antiseptic

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antiseptic,

agent that kills or inhibits the growth of microorganisms on the external surfaces of the body. Antiseptics should generally be distinguished from drugs such as antibiotics that destroy microorganisms internally, and from disinfectants, which destroy microorganisms found on nonliving objects. Germicides include only those antiseptics that kill microorganisms. Some common antiseptics are alcohol, iodine, hydrogen peroxide, and boric acid. There is great variation in the ability of antiseptics to destroy microorganisms and in their effect on living tissue. For example, mercuric chloride is a powerful antiseptic, but it irritates delicate tissue. In contrast, silver nitrate kills fewer germs but can be used on the delicate tissues of the eyes and throat. There is also a great difference in the time required for different antiseptics to work. Iodine, one of the fastest-working antiseptics, kills bacteria within 30 sec. Other antiseptics have slower, more residual action. Since so much variability exists, systems have been devised for measuring the action of an antiseptic against certain standards. The bacteriostatic action of an antiseptic compared to that of phenol (under the same conditions and against the same microorganism) is known as its phenol coefficient. Joseph Lister was the first to employ the antiseptic phenol, or carbolic acid, in surgery, following the discovery by Louis Pasteur that microorganisms are the cause of infections. Modern surgical techniques for avoiding infection are founded on asepsis, the absence of pathogenic organisms. Sterilization is the chief means of achieving asepsis.
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antiseptic

[¦an·tə¦sep·tik]
(microbiology)
A substance used to destroy or prevent the growth of infectious microorganisms on or in the human or animal body.
McGraw-Hill Dictionary of Scientific & Technical Terms, 6E, Copyright © 2003 by The McGraw-Hill Companies, Inc.

antiseptic

an agent or substance that prevents infection by killing germs
Collins Discovery Encyclopedia, 1st edition © HarperCollins Publishers 2005
References in periodicals archive ?
This could help explain why the struggle for gay rights has itself become so antiseptically wholesome in recent years--and why the intersection of "sex" and "Abraham Lincoln" shot right over most people's heads.
Designer Alison Chitty--a regular Gill collaborator--keeps the Donmar stage antiseptically clean, various props lined up against a back wall whose overhead walk-way doubles for the couple's beloved Westminster Bridge.
Marines, Special Forces, and Air Force fighter and bomber aircraft at least six sites in Israel, all part of what is antiseptically described as 'U.S.-Israel strategic cooperation.'"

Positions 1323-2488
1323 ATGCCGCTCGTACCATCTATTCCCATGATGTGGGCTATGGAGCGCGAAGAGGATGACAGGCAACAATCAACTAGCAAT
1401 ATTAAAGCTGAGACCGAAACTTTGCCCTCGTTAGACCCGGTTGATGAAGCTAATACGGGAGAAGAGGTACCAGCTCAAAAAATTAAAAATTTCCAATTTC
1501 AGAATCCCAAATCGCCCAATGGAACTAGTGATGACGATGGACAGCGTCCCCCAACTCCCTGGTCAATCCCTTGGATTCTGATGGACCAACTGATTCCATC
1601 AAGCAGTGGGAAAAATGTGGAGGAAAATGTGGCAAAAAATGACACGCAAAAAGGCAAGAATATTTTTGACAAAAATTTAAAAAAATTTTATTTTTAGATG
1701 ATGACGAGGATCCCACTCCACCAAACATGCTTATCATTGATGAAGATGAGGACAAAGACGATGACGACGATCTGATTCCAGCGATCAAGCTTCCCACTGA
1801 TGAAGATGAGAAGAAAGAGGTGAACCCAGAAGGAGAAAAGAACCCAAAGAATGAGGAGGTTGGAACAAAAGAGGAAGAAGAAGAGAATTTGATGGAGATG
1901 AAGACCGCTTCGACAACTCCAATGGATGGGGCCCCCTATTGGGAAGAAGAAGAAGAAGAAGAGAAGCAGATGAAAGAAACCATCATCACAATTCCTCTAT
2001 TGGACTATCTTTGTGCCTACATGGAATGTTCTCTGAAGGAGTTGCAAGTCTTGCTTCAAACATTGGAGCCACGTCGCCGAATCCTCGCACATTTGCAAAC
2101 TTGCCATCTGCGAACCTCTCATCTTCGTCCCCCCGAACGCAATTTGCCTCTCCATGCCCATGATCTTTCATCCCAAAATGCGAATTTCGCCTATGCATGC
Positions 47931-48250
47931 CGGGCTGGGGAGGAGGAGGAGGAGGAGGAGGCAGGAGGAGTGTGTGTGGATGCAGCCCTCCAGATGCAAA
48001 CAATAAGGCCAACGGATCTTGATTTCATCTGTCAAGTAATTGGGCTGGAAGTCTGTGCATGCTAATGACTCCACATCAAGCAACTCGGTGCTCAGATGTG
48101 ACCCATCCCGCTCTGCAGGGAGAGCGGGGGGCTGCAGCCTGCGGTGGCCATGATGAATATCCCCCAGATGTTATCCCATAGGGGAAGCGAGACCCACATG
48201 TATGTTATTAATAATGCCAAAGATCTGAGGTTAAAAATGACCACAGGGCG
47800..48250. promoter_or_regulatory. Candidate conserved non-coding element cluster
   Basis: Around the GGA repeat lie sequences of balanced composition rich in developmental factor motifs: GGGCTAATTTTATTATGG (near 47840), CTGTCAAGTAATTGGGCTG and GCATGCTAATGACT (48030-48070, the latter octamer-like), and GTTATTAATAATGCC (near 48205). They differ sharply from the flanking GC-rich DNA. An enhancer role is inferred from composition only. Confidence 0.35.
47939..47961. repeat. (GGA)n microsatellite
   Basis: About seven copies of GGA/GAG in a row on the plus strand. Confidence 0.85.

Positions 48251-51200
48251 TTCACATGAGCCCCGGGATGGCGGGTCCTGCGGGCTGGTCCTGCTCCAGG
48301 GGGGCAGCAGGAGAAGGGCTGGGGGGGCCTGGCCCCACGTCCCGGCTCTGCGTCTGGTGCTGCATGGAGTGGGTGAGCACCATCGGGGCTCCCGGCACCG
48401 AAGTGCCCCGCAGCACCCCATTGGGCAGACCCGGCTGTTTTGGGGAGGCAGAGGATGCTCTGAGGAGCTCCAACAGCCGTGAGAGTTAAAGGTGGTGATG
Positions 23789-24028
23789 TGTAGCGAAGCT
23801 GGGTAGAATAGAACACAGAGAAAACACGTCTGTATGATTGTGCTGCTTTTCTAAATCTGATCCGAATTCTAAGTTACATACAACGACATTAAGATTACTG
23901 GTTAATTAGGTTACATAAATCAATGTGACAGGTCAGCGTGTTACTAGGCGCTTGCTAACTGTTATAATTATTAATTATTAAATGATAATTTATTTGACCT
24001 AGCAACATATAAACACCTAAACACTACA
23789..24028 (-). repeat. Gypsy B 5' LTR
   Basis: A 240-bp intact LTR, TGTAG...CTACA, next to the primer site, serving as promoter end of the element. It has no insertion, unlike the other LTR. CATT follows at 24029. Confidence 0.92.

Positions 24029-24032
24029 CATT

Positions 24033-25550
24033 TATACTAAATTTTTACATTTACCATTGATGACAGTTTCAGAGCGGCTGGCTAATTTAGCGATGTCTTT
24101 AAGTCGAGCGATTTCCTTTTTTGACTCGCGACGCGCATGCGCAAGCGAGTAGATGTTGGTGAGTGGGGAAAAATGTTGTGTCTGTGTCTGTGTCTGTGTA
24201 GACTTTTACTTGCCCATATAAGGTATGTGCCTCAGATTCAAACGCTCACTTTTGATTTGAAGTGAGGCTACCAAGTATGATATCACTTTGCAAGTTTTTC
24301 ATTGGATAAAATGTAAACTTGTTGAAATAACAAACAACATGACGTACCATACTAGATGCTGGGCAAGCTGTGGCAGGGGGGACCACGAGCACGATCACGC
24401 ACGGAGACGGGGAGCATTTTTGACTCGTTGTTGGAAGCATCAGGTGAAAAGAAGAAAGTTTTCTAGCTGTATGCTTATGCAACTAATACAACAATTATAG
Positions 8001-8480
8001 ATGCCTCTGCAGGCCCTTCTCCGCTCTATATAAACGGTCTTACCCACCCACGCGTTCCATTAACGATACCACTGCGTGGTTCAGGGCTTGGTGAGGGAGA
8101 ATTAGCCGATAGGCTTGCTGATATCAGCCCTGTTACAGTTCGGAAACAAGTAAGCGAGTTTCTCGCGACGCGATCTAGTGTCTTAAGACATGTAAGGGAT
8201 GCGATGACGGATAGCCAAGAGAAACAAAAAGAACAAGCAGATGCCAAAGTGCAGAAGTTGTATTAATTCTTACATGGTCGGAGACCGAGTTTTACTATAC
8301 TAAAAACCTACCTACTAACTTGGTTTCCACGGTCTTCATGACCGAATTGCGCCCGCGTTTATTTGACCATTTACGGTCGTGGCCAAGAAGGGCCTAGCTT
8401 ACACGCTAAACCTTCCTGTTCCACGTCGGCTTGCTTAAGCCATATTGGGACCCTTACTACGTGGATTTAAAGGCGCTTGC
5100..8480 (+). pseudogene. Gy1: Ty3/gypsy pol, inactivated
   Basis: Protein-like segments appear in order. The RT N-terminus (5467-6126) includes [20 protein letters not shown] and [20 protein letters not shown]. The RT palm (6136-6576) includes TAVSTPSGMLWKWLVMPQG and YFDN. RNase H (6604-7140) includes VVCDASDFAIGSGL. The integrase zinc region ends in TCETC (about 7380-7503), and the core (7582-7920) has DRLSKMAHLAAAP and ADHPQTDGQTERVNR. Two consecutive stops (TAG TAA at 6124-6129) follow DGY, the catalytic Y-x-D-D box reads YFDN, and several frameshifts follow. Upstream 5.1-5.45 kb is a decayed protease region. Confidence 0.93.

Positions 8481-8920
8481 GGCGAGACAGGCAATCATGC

In the course of decades of work, he collected many thousands of photographs of men and women in standardized, antiseptically posed, front, side, and rear views, from which he took measurements and published statistics.
The primitive wilderness of the conquered people, the white man's imaginary Other, is in a first stage viewed like "something great and invincible, like evil or truth" (166); it is "that dumb thing" (171) standing up "spectrally in the moonlight" absorbing and pouring forth the bodies of black men (223), beyond the fence of civilization which is thus, as Edward Said notes, "antiseptically quarantined from its worldly affiliations"--or, I would suggest, here otherworldly (op.
Paz invented the term to refer to abstract, almost antiseptically banal concepts like 'progress', 'development', 'revolution' which, when empirically applied as policy, extracted an enormous cost in terms of cultures destroyed and lives lost.
I have admired Haneke's films in the past, beginning with the antiseptically grim The Seventh Continent and going on to the tough, much-maligned Benny's Video.
"What has been rather antiseptically referred to as a 'racial disparity' is really a gaping divide between whites and nonwhites that far outstrips minority levels in the population or in committing crime.
Keeping mineral water bottles antiseptically clean during the filling process is always a challenge, especially in the tropical climate of Southeast Asia.
Educators generally consider discussions of race and racism as volatile topics within the curriculum for K-12 schools and teacher education and tend to handle these multicultural topics antiseptically or simply avoid them.
The antiseptically white walls of the new galleries contrast with murkier spaces where the original concrete structure and chunky octagonal columns have been retained.
Due to increasing global interdependencies, there is no way to antiseptically separate the rich and poor countries anymore.